Cigar Review – Gurkha Vintage Shaggy Torpedo Natural
When I found out I was getting a Gurkha cigar to review, I thought one thing: I’d better eat something beforehand. A lot of Gurkha cigars have a reputation for testing your motor functions after you smoke them, particularly the Evil and the Assassin. But when I took a look at the Gurkha Vintage Shaggy Torpedo Natural, I suspected that I might not have been dealing with the juggernaut nicotine cannon that I anticipated. It had a pretty light wrapper and smelled surprisingly mellow. So when I got home from work, I ate a good-sized meal to be on the safe side, put on the New York Rangers game, and got ready to tackle this cigar.
The USA Connecticut wrapper was probably the nicest looking light wrapper I have ever seen—it was a nice golden color and had an attractive glossy sheen to it. Additionally the cigar was very well rolled, and I could barely find the seams of the wrapper. The foot of this cigar was shaggy, meaning the wrapper stopped about ¼ inch from the foot and the filler tobaccos stuck out. This allowed for easy lighting, and also created a cool, “straight from the factory” aesthetic. I snipped the cigar about a half inch down the tapered head and was ready to go. The pre-light draw was nutty and peppery but not enough to make me cough.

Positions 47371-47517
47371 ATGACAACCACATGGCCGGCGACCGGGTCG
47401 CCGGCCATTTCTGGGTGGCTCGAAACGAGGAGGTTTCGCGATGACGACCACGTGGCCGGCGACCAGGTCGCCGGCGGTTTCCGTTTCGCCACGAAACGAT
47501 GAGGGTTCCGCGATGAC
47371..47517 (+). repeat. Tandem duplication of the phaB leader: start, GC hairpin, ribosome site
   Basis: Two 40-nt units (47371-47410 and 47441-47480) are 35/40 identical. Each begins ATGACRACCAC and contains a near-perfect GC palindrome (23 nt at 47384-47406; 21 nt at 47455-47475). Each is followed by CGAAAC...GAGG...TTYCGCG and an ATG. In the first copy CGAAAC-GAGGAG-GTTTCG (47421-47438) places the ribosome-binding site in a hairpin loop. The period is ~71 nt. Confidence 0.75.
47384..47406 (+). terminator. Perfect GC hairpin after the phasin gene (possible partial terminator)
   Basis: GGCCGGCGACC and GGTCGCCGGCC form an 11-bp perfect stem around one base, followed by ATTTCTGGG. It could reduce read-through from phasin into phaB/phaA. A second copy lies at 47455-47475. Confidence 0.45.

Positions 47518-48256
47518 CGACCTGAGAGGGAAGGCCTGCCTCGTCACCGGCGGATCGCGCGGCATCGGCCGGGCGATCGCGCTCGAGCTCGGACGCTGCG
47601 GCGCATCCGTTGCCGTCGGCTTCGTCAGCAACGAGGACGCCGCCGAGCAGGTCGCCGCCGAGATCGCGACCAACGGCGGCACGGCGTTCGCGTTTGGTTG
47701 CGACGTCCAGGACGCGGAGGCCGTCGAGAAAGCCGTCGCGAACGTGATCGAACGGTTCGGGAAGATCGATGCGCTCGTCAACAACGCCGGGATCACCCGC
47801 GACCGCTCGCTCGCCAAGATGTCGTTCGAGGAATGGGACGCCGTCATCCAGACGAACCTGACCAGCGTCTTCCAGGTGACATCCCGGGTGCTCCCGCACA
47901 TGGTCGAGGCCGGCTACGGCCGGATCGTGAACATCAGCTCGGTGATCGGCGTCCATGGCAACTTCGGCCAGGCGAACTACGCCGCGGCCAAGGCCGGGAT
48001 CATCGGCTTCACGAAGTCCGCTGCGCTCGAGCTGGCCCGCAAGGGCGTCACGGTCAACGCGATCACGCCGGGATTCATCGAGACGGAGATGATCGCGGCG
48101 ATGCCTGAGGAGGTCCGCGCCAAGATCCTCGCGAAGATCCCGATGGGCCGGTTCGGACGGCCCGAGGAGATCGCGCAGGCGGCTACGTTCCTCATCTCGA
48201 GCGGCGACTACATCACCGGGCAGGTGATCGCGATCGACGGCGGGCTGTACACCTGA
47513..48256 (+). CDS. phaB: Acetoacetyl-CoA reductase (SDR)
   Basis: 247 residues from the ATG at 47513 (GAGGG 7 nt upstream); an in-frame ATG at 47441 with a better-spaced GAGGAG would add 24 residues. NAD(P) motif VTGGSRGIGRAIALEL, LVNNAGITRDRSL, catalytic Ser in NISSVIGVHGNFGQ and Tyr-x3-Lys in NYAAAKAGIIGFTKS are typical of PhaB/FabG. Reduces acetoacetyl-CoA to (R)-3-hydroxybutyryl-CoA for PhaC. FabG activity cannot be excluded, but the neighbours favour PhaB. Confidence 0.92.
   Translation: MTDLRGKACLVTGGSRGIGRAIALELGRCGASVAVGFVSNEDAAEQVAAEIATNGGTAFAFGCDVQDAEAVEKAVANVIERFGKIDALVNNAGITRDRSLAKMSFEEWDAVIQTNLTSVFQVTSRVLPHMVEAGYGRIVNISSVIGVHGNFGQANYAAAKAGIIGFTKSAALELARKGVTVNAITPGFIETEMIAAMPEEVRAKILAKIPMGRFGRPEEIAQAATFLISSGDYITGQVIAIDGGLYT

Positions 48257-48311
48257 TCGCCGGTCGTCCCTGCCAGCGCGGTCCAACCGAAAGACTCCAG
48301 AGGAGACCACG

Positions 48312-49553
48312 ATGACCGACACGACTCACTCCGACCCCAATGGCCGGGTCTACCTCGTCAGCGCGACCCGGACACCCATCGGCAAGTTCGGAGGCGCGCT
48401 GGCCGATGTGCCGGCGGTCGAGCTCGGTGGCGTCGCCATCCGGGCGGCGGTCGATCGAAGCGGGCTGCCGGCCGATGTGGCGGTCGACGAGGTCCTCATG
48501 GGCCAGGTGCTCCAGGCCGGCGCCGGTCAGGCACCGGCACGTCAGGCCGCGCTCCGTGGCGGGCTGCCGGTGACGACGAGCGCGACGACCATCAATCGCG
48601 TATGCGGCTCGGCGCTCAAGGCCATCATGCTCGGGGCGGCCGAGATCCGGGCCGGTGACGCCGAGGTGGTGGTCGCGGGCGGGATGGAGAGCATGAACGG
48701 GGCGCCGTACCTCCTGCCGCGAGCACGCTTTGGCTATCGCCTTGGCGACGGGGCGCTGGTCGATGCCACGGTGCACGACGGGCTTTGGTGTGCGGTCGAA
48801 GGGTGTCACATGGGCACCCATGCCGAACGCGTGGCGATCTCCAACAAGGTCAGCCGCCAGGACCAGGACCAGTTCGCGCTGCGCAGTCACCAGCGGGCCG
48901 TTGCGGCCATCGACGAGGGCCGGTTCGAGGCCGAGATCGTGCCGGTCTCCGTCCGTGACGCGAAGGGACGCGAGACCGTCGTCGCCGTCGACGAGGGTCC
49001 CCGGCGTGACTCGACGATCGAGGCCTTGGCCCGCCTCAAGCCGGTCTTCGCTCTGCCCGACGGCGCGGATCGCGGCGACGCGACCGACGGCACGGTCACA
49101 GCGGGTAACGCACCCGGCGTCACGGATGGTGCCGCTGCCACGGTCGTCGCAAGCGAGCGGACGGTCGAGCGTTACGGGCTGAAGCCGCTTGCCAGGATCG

I’d always been told that the wrapper is responsible for most of the flavor of the cigar, so I decided to test this with the all-filler shaggy foot. I lit the cigar up with relative ease and took a few draws; I got a lot of sweetness that I can’t quite describe and a little bit of nuttiness as I did before. The burn was straight, though it was a little bit slanted, and the ash plumed outward at the shaggy foot.
Once I got to the wrapper, I got a lot more pepper and the sweetness turned into caramel. About an inch into the smoke, a little bit of orange crept in there, something I had yet to taste in a cigar. This along with butter, nuts, caramel sweetness, and pepper made me think of spiced gingerbread or spice cake, which in turn made me think of the holidays. This was the first smoke I’d ever had that legitimately brought on some nostalgia.
Around halfway through the burn turned razor-straight and I was still getting the spice cake taste. The combination of caramel and butter made me think of caramel apple shells, though the orange taste created a nice dissonance there. The flavor profile didn’t really change much until the last two inches or so, when the sweetness faded into the background just as the Rangers started getting clobbered. Very appropriately, at this point the cigar got a little bitter (just as I did) with a lot of nuts and pepper, much like the pre-light draw, but with a bit of leather in the mix. I put the cigar out once the smoke started getting too hot, around the ¾-inch mark.
I won’t say that this is the most complex cigar I’ve ever had; most of the cigar had the same four or five tasting notes. But these were damn good tasting notes, and I’d never had a cigar before that made me think of oranges, or gingerbread for that matter. It was cool to be able to pick out everything I tasted; the flavors in most of the cigars I’ve smoked haven’t been as lucid. The Gurkha Vintage Shaggy Torpedo Natural never really got out of the medium-bodied range until the last inch or so when the smoke was too hot. The Rangers lost what looked like a promising comeback, but this sweet, spicy, nostalgic stogie softened the blow a little.